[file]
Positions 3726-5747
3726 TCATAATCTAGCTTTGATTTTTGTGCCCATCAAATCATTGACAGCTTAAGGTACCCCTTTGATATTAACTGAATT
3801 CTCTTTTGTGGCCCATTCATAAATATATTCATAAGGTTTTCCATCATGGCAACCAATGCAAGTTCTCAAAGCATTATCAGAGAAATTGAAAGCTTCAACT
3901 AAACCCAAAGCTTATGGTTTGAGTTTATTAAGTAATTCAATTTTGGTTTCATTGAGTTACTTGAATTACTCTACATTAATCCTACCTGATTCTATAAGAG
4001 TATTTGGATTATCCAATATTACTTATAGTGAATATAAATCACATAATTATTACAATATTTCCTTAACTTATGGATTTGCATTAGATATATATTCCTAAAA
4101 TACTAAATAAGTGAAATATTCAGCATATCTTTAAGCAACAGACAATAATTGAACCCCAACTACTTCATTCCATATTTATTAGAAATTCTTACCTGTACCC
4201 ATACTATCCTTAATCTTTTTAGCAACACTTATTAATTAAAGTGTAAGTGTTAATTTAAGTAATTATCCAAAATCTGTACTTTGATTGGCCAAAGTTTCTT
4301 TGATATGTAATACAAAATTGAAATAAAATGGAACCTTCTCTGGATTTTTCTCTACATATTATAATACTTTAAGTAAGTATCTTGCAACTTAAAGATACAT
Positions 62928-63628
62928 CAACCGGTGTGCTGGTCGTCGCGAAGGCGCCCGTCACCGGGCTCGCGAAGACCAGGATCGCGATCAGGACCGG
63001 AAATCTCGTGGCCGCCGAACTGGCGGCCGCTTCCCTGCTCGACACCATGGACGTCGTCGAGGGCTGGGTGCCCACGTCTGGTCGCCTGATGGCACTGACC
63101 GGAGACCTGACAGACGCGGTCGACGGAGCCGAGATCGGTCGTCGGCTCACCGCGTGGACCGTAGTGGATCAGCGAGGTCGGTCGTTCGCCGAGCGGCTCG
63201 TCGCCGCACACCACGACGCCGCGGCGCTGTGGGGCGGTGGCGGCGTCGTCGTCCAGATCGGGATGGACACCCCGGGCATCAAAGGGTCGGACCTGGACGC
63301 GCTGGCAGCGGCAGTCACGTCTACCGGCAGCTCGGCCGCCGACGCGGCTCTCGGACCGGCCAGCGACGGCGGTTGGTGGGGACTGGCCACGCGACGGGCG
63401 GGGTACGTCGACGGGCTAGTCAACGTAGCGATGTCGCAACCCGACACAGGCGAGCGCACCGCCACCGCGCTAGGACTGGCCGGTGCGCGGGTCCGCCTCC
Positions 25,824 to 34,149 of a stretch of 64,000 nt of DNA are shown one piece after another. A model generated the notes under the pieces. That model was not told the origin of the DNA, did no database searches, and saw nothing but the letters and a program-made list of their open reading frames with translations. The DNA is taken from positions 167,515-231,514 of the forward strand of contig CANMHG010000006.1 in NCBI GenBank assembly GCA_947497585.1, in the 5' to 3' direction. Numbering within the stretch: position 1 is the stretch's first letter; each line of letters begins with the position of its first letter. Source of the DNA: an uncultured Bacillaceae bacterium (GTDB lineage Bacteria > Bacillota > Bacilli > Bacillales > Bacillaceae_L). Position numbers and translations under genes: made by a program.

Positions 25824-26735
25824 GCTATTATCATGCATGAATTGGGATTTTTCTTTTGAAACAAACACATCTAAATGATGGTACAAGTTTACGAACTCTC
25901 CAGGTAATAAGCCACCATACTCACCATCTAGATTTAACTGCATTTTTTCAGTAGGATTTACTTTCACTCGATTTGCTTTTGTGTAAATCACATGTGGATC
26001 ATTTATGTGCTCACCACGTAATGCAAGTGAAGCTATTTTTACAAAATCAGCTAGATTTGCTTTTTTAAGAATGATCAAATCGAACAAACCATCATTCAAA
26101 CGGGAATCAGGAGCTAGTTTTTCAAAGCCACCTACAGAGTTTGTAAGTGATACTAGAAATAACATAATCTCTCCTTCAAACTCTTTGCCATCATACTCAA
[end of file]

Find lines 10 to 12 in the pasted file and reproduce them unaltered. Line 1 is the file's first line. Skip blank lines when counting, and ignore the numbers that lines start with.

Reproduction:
62928 CAACCGGTGTGCTGGTCGTCGCGAAGGCGCCCGTCACCGGGCTCGCGAAGACCAGGATCGCGATCAGGACCGG
63001 AAATCTCGTGGCCGCCGAACTGGCGGCCGCTTCCCTGCTCGACACCATGGACGTCGTCGAGGGCTGGGTGCCCACGTCTGGTCGCCTGATGGCACTGACC
63101 GGAGACCTGACAGACGCGGTCGACGGAGCCGAGATCGGTCGTCGGCTCACCGCGTGGACCGTAGTGGATCAGCGAGGTCGGTCGTTCGCCGAGCGGCTCG